EEOC vs. NLRB. What Law to Follow When Workers Use “Off Color” Language Toward Others During a Labor Dispute - American Society of Employers - Michael Burns

EEOC vs. NLRB. What Law to Follow When Workers Use “Off Color” Language Toward Others During a Labor Dispute

offensive languageDuring some labor conflicts, workers have shouted, or in today’s technological world, made statements on social media that are clearly racially, or other protected class, motivated involving the use “off-color” language toward management and co-workers. When called out on this behavior, offending workers (and their union mentors) have tried to hide behind the National Labor Relations Act (NLRA) arguing that verbal assaults and such behavior is protected concerted activity because it was done in furtherance of their right to engage in collective bargaining and organizing under the law.  Oh, and before any readers that may currently be non-union “check out” from this article, be warned, non-union employers can and do find themselves in front of the NLRB for application of policies that demonstrate anti-union animus or may discipline a worker for “mouthing off” in union organizing context.

For sexual, racial, or other verbal assaults, the Equal Employment Opportunity Commission (EEOC) would hold the employer responsible for any discriminatory or harassing behavior of its workers, including verbal statements that are racial, religious, sexual or other discrimination or harassment of a protected class.

This puts employers experiencing otherwise legitimate labor activism by its workers in a dilemma. The employer is compelled to act against such behavior as a breach of (probably) several of their own policies not to mention, possibly the law. Alternatively, the employer may face the prospect of an unfair labor practice by the National Labor Relations Board (NLRB) that has in more recent times extended its protections to workers who, if in the heat of a labor dispute, make some very ugly discriminatory statements toward management, workers, or others they see as disagreeing with them.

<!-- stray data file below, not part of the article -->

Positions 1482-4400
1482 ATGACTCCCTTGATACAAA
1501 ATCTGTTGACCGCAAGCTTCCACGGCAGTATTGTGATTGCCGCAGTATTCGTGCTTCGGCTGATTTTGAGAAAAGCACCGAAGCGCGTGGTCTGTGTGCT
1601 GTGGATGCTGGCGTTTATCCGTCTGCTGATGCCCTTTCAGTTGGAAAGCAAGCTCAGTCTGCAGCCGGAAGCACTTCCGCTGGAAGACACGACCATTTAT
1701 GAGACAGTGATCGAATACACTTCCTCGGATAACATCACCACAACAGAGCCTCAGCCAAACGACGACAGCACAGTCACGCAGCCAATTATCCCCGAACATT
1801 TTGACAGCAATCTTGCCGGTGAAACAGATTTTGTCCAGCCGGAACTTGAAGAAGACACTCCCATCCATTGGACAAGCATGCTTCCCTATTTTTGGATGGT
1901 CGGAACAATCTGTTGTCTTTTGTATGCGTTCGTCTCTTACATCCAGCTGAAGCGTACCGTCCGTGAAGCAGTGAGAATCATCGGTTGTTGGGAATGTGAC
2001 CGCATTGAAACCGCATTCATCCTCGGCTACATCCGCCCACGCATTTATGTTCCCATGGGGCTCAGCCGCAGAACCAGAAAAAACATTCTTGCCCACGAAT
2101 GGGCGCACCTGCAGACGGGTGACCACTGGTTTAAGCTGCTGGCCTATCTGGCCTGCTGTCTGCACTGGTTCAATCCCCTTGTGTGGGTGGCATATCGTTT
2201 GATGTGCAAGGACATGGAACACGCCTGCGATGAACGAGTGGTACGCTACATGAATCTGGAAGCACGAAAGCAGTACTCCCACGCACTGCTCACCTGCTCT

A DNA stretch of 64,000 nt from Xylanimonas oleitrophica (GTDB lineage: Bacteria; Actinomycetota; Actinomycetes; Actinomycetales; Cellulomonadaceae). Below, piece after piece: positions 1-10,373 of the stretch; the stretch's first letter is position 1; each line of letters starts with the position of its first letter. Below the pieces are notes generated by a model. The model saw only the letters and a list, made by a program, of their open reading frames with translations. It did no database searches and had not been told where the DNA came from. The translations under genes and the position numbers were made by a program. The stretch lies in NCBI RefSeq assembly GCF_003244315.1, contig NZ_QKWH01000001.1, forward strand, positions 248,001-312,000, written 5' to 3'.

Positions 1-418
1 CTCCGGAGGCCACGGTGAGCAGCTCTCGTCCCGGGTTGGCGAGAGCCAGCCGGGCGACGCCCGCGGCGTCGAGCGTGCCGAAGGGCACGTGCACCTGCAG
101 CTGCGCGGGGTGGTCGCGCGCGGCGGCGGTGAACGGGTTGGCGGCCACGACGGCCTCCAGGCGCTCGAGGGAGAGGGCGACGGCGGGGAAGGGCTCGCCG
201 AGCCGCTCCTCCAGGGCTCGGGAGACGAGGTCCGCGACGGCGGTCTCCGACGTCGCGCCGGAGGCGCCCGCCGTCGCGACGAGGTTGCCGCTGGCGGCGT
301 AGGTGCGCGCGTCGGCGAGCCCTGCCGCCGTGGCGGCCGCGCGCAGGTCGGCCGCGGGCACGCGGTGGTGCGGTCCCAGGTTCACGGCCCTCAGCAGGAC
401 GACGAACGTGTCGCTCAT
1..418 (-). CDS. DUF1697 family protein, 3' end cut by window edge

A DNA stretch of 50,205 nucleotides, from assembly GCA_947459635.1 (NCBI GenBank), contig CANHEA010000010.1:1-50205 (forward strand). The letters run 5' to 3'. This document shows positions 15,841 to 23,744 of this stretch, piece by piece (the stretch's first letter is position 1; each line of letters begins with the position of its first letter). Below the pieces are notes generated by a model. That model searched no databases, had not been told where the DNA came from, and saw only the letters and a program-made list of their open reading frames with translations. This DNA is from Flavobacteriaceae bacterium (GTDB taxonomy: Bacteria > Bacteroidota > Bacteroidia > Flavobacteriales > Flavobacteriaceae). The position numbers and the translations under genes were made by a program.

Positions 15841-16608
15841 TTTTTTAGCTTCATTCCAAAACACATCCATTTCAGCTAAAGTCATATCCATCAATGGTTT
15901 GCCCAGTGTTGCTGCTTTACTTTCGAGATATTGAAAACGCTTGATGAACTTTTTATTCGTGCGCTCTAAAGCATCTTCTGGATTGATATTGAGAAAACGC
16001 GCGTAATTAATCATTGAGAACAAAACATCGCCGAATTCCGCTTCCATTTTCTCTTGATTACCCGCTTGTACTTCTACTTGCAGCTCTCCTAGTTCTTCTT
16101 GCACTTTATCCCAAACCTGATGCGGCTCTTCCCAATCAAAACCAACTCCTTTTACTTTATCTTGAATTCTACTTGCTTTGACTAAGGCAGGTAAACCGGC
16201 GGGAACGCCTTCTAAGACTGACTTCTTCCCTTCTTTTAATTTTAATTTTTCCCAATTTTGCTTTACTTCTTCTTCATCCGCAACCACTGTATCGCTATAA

As a real life and recent example, though the threats made were not discriminatory per se, three workers at the GM Flint Assembly plant were fired after the recent strike because they made threats of violence while picketing. The NLRB will no doubt be called on to review the statements made to determine if they crossed the current “line” the NRLB has set for protection of such behavior. In today’s NLRB, worker protections for such behavior do not extend as far as they once did under the Obama Administration.

The NRLB is currently taking a less permissive position and taking a harder look at whether the statements made by the worker were tied to the labor dispute directly or more personal, and therefore, not protected.

Employers confronted by an employee’s verbal abuse are advised to respond to it regardless of whether it may fall within a labor/NLRA context. If the verbal statements involve issues of legal discrimination, employers are advised to err on the side of corrective action. First, as stated above, the NLRB is not tolerating such behavior as it may have a few years ago. Second, the EEOC never tolerates an employer allowing a worker to make racial, sexual, or other legal discriminatory or harassing statements to anybody in the workplace (management, worker, customer, or other).

Additional ASE Resources

Harassment Prevention
- Prevent harassment in your organization by sending employees to ASE's Harassment Prevention course.   This course will define various types of harassment in the workplace with a special focus on sexual harassment. Participants will learn the legal definition of harassment and the various types of situations that could be perceived as harassment. It will also identify proactive preventive measures that could and should be undertaken by organizations.  The next course will be January 21, 2020 in Livonia.  Learn more or register here.

Source: EEOC Trumps NLRB On Worker Speech Concerns By Braden Campbell Law360 (November 19, 2019)

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